The growth of forest trees all over the world is becoming more water-limited as the climate warms, according to new research from an international team that includes University of Arizona scientists.
The effect is most evident in northern climates and at high altitudes where the primary limitation on tree growth had been cold temperatures, reports the team this week in the online journal Science Advances.
“Our study shows that across the vast majority of the land surface, trees are becoming more limited by water,” said first author Flurin Babst, who conducted the research at the UA Laboratory of Tree-Ring Research and the Swiss Federal Research Institute WSL in Zurich.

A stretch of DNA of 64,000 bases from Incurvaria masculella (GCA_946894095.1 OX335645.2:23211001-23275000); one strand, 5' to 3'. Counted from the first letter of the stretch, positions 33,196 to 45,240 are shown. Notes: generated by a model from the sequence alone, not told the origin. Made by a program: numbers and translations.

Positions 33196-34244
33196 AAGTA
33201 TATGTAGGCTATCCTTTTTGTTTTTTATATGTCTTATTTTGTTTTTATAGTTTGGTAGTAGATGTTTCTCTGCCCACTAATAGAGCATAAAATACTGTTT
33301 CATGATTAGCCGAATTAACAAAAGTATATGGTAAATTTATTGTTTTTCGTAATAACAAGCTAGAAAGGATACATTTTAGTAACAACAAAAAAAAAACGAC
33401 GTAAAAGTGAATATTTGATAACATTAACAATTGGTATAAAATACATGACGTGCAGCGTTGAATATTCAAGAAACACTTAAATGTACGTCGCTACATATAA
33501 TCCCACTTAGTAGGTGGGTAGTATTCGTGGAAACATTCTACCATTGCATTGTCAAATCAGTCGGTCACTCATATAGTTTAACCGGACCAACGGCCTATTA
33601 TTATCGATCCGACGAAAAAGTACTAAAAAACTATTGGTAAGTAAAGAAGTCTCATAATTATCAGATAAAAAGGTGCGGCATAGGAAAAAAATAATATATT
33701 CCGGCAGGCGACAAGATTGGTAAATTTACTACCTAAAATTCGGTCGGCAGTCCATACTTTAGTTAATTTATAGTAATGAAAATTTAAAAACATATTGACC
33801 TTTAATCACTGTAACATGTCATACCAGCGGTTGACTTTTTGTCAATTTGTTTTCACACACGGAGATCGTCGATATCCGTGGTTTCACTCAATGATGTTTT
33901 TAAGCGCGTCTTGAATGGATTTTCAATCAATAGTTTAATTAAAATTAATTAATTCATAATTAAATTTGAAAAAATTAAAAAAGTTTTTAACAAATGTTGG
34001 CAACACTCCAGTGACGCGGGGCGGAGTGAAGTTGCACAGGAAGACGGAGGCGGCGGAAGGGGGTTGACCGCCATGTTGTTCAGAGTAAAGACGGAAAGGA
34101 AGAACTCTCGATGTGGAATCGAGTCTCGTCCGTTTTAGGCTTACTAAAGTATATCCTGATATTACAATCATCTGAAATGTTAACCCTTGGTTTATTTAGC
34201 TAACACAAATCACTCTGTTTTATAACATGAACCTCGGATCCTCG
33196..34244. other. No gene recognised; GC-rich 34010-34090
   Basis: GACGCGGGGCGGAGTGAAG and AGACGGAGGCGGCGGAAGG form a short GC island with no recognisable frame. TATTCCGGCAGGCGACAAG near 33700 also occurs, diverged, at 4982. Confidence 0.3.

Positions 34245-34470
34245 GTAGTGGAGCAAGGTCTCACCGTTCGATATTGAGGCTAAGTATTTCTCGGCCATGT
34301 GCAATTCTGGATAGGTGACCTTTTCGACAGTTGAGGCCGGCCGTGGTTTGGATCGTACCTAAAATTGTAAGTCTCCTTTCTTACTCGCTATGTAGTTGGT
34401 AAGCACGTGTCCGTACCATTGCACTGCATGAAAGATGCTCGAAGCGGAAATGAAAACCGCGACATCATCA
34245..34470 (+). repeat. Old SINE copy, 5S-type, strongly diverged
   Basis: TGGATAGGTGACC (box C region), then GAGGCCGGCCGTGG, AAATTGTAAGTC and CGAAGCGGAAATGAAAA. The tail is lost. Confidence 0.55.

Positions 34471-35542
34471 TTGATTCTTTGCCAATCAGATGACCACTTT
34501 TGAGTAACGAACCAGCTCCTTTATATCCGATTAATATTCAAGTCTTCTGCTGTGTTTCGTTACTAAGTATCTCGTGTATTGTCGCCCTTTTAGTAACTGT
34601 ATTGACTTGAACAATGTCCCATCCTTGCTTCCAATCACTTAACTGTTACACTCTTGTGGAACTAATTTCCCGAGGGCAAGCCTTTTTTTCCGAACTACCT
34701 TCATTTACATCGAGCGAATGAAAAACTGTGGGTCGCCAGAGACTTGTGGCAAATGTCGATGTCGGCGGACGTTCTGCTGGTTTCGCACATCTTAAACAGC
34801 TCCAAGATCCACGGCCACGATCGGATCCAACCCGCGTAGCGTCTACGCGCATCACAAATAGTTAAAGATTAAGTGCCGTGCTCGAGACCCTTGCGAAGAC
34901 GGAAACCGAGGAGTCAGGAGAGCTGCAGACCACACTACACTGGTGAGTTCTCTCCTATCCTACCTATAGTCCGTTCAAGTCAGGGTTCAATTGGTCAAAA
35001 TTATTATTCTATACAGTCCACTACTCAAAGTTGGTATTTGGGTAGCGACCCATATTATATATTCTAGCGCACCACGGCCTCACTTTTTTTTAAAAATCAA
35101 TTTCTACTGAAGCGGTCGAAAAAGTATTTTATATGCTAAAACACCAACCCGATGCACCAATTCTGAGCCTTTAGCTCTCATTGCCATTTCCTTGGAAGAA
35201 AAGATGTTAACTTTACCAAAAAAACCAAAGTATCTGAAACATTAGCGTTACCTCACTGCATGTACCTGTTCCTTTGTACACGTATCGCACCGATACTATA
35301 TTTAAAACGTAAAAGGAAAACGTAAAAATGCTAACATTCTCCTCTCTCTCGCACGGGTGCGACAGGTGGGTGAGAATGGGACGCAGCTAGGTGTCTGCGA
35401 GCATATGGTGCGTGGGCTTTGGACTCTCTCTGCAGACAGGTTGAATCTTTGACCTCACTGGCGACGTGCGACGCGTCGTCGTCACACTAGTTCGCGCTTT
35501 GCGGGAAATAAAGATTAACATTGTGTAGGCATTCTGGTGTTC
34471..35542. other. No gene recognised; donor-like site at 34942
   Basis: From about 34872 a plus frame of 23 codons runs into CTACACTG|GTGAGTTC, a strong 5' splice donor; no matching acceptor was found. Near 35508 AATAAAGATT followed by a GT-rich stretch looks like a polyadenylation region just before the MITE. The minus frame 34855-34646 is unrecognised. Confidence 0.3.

“This is the first time that anybody has projected the tree growth responses to climate at a near-global scale,” Babst said.
The researchers compared the annual growth rings of trees during two time periods, 1930-1960 and 1960-1990. The growth rings are wider when conditions are better, narrower when conditions are worse. The ring-width measurements were taken from trees at about 2,700 sites spanning every continent except Antarctica.
Source: Water, not temperature, limits global forest growth as climate warms